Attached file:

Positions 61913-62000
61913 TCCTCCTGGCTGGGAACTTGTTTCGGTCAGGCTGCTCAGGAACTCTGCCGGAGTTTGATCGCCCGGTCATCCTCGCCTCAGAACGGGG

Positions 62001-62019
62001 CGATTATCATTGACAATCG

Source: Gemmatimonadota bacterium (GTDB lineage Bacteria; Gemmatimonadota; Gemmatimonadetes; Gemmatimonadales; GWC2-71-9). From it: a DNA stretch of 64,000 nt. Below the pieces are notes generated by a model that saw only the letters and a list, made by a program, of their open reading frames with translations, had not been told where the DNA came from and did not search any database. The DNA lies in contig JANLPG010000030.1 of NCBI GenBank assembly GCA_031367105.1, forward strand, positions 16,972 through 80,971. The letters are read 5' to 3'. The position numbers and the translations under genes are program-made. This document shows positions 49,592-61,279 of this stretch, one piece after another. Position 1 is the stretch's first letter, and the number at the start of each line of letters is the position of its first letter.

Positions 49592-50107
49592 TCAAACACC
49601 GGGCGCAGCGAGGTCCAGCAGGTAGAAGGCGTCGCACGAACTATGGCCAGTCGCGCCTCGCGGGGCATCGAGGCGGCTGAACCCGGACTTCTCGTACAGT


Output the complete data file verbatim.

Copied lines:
Positions 61913-62000
61913 TCCTCCTGGCTGGGAACTTGTTTCGGTCAGGCTGCTCAGGAACTCTGCCGGAGTTTGATCGCCCGGTCATCCTCGCCTCAGAACGGGG

Positions 62001-62019
62001 CGATTATCATTGACAATCG

Source: Gemmatimonadota bacterium (GTDB lineage Bacteria; Gemmatimonadota; Gemmatimonadetes; Gemmatimonadales; GWC2-71-9). From it: a DNA stretch of 64,000 nt. Below the pieces are notes generated by a model that saw only the letters and a list, made by a program, of their open reading frames with translations, had not been told where the DNA came from and did not search any database. The DNA lies in contig JANLPG010000030.1 of NCBI GenBank assembly GCA_031367105.1, forward strand, positions 16,972 through 80,971. The letters are read 5' to 3'. The position numbers and the translations under genes are program-made. This document shows positions 49,592-61,279 of this stretch, one piece after another. Position 1 is the stretch's first letter, and the number at the start of each line of letters is the position of its first letter.

Positions 49592-50107
49592 TCAAACACC
49601 GGGCGCAGCGAGGTCCAGCAGGTAGAAGGCGTCGCACGAACTATGGCCAGTCGCGCCTCGCGGGGCATCGAGGCGGCTGAACCCGGACTTCTCGTACAGT